South Korea is expected to take the initiative in setting up international standards on building ships fueled by LPG. Since LPG-powered ships are not in operation around the world, there are no international standards on building them now.
The South Korean Ministry of Oceans and Fisheries recently submitted a guideline on LPG-fueled vessels at an International Maritime Organization (IMO) meeting, industry sources said on Oct. 9.
"We presented the guideline on safety standards for building LPG-fueled ships to the IMO and experts from around the world will start discussing standards on building them in earnest," said an official of the Ministry of Oceans and Fisheries
Korea is spearheading the establishment of LPG-fueled ship standards because there has been no market demand for LPG-fueled ships worldwide. However, in Korea, LPG infrastructure is in place and demand has been relatively high compared to other countries. In particular, LPG is emerging as an alternative to other types of vessel fuel as the IMO plans to sharply lower the upper limit for sulfur emissions of vessels from 3.5 percent to 0.5 percent staring on Jan. 1 next year.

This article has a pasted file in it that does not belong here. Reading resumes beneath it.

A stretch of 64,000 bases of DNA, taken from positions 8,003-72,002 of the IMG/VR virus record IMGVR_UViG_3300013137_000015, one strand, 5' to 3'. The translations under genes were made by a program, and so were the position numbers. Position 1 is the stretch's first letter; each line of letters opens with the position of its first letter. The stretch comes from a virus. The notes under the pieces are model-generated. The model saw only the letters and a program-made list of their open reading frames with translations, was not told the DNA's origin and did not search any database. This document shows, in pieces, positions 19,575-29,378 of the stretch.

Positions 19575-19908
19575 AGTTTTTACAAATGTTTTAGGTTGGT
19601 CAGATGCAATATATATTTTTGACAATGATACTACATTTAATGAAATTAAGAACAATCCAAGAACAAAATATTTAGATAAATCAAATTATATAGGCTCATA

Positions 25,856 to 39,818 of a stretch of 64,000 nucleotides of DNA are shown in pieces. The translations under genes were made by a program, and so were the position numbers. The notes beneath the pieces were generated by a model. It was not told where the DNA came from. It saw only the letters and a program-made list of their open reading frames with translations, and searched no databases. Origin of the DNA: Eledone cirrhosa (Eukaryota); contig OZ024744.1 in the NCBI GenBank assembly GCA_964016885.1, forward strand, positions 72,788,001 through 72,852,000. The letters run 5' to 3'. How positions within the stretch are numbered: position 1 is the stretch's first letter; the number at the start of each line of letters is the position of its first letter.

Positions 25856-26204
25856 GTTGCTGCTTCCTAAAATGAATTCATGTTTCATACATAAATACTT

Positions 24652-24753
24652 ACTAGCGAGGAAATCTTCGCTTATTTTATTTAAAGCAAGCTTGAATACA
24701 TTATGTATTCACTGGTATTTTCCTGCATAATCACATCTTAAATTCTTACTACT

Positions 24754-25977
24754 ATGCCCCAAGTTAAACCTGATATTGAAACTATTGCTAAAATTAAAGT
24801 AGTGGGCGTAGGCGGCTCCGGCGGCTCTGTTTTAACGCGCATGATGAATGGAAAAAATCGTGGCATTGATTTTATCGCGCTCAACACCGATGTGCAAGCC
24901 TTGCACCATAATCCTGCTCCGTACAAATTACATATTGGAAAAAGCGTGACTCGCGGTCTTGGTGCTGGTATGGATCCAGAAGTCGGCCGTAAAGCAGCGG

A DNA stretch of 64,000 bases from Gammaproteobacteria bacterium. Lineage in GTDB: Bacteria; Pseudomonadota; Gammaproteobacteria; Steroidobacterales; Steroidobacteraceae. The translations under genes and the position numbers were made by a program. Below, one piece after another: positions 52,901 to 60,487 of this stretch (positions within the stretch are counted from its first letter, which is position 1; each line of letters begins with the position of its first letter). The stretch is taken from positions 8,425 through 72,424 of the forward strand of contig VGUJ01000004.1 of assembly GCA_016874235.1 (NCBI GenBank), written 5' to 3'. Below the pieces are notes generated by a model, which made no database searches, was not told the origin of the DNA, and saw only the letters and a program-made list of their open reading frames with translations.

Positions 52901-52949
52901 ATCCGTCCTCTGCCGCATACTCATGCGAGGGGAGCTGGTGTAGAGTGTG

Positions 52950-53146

Discussions on LPG-propelled vessels began in 2016. Kim Sung-chan, a lawmaker of the Liberal Korea Party, proposed a special act on environment-friendly ships in 2016 and it passed the National Assembly as the Act on the Promotion of Development and Distribution of Environmentally Friendly Ships last year.
The Ministry of Oceans and Fisheries launched a task force on LPG-powered ships in 2017, and the Korean Register of Shipping submitted a research report on the feasibility and safety of LPG-fueled ships.
The Korean LPG industry is quite active about introducing LPG-powered vessels. "It is highly likely that the world’s first LPG-fueled vessels will be built in Korea," said an official of the Korean LPG industry. “If the international community moves towards eco-friendly vessel fuels, demand for LPG-fueled vessels will further grow.